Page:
Innocent Man Sentenced to Death Under Cruel Texas Law
Kenneth Foster's time is running out.
Kenneth Foster's case is a good example. He's not just a black man accused of killing a white man; he was convicted for killing the son of an attorney highly esteemed by the legal community. As with so many other cases involving families of influence, the media was all over it, and the LaHood family's wish for an execution quickly became public knowledge. (LaHood's mother reaffirmed her support of Mauriceo Brown's execution last year.) In other particularly high-profile cases, the law of parties has come in similarly handy for the prosecution. In the trial of Patrick Murphy Jr. -- one of the notorious "Texas Seven," who in 2000 escaped from prison, killed a police officer on Christmas Eve, and were summarily sentenced to die -- prosecutors seeking death sentences across the board used the law of parties to circumvent the fact that Murphy was not at the scene of the crime. Prospective jurors were asked not just how they felt about capital punishment, but also about the law of parties specifically. (It worked. Murphy is now sitting on death row.)
The many excesses of Texas capital law offer a portrait of a brutal and broken system -- one that has long been protested by anti-death penalty activists. More recently, prisoners themselves have begun to organize from the inside. Kenneth Foster is among them. In 2005 he helped found D.R.I.V.E, a group of death row prisoners who protest the death penalty as well the abusive conditions of their incarceration. D.R.I.V.E, which stands for "Death Row Inner-Communalist Vanguard Engagement," is multi-racial, highly political, and, perhaps most important, thriving -- on one of the most repressive death rows in the country. Members encourage fellow prisoners to protest on execution days, and to protest their own executions (refusing to walk to the van that takes them to the executions chamber; refusing last meals). They also protest inhumane prison conditions. Last fall, a dozen death row prisoners at Polunsky went on a hunger strike to protest the inedible food and constantly overflowing toilets in their cells, among other abuses. Comparing themselves to the hunger strikers at Guantanamo Bay, they eventually caught the attention of the New York Times.
Some members of the group also invoke the legacy of Gary Graham -- a.k.a. Shaka Sankofa -- the Texas death row prisoner who was executed in 2000, despite overwhelming evidence that he could be innocent. Graham, who was put to death amidst widespread protests, maintained his innocence until the end, declaring in his last statement, "They are murdering me tonight." This era, which Dow considers the "heyday" of protest around executions, coincided with increased repression on Texas death row. Following an attempted prison break in the late 90s, the death row population was relocated. At their new home in the Polunsky Unit, prisoners are housed for 23 hours a day in cells that are 60 square feet (the American Correctional Association recommends a minimum of 80 feet). Work and recreation privileges are pretty much non-existent, and the few prisoners entitled to small luxuries can easily have them taken away. Such is the case of Stephen Moody, whose participation in last fall's hunger strike led to the confiscation of his radio. Texas death row prisoners are allowed no contact visits, and only a few phone calls a year.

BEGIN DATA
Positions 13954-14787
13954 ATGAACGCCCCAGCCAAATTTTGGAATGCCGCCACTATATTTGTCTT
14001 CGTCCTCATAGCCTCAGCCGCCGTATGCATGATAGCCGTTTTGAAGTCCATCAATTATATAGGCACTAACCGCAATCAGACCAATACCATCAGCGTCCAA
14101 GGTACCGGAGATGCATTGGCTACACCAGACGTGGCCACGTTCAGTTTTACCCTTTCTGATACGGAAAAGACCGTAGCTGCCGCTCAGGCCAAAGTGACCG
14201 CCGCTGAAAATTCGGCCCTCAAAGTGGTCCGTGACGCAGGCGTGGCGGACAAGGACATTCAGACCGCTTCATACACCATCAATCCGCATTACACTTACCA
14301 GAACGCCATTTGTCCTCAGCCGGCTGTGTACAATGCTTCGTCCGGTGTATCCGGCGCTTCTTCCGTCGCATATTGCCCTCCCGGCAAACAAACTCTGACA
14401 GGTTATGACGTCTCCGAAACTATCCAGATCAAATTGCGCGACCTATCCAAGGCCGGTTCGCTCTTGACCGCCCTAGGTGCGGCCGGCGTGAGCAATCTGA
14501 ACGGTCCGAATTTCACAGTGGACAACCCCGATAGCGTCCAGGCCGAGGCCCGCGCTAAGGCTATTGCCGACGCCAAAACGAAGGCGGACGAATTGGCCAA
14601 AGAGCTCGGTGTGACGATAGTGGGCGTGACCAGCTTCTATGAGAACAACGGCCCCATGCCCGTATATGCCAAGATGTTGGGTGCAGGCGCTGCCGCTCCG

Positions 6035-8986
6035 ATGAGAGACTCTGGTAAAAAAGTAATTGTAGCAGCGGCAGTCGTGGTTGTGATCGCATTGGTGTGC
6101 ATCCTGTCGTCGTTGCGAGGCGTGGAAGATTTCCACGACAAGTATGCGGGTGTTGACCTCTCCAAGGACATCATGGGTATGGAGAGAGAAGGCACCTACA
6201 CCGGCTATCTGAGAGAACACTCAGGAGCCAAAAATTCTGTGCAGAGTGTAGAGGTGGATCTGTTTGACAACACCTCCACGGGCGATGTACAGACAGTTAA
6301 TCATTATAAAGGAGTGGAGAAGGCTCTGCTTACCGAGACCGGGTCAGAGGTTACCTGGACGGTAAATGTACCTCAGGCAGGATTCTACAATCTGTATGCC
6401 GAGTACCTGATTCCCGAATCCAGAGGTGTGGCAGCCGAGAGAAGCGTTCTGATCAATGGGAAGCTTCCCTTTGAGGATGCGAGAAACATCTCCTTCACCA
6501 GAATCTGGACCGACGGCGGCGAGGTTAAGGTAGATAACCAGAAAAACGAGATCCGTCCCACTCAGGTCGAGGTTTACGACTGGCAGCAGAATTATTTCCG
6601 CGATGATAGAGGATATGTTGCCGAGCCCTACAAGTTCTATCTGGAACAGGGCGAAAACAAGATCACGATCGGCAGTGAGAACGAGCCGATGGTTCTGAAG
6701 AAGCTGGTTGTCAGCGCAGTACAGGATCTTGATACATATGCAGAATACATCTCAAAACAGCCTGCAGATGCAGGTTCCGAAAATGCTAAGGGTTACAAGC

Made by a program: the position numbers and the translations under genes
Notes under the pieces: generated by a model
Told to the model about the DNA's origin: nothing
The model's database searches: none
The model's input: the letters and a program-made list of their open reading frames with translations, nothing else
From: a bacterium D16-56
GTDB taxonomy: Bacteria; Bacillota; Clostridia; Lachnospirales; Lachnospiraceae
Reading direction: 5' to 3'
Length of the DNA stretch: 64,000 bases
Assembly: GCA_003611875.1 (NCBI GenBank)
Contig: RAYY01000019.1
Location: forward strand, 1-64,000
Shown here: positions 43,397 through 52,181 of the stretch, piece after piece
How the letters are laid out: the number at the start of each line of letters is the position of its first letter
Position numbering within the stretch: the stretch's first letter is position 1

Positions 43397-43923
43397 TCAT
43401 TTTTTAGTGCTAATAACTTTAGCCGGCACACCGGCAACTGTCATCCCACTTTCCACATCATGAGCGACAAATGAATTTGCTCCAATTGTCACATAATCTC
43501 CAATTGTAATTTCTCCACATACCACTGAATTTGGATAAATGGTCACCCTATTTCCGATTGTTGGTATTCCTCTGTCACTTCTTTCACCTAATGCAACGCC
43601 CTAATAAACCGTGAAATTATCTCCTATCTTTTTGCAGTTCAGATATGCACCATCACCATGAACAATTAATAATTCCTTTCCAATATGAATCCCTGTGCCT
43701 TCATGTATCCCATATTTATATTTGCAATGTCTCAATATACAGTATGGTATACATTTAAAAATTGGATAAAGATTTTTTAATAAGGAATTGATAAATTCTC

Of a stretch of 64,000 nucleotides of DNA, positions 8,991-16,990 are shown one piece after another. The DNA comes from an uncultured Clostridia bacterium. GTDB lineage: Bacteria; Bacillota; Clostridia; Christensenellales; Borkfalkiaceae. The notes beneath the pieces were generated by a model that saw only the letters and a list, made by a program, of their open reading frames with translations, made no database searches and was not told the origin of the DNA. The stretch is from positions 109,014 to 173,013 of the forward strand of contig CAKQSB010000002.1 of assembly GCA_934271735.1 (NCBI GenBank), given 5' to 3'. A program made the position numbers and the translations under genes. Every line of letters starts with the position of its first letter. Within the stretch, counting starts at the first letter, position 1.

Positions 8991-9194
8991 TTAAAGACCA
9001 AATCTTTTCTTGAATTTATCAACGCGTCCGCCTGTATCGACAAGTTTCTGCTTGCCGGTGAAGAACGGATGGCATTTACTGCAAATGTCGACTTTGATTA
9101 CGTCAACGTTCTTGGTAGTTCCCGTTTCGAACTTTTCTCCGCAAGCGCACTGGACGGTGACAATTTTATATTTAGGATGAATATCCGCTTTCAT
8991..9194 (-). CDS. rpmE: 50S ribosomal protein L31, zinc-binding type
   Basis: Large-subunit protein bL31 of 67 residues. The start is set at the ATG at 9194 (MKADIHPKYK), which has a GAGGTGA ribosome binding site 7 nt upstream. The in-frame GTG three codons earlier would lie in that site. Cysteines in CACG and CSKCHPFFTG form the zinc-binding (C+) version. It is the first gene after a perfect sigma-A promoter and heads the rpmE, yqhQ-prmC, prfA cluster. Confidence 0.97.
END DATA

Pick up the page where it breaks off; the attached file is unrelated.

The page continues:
Despite this, Kenneth Foster and D.R.I.V.E. have allies on the outside. In addition to his supporters and family in Texas, a New York-based political hip-hop group called the Welfare Poets is speaking out on behalf of Foster and other prisoners on Texas death row; grassroots groups like the Campaign to End the Death Penalty are working to protest Foster's execution, from Harlem to Austin. With Foster's legal recourses almost dried up, a letter campaign to members of the appeal board is underway. But it's a long shot. "Perry has never granted clemency in a capital case before, even when the Board recommended it," says Bryan McCann, a CEDP activist in Austin. In a state that will have executed 400 people by September, clemency has only been granted two times. "If Kenneth Foster has a good innocence claim, that would be great for him," Dow says, noting that innocence is what gets attention these days. But while Foster's supporters argue that Foster is innocent -- that nobody should be executed "for driving a car," in the slaughterhouse state of Texas, innocence can be harder to prove than guilt.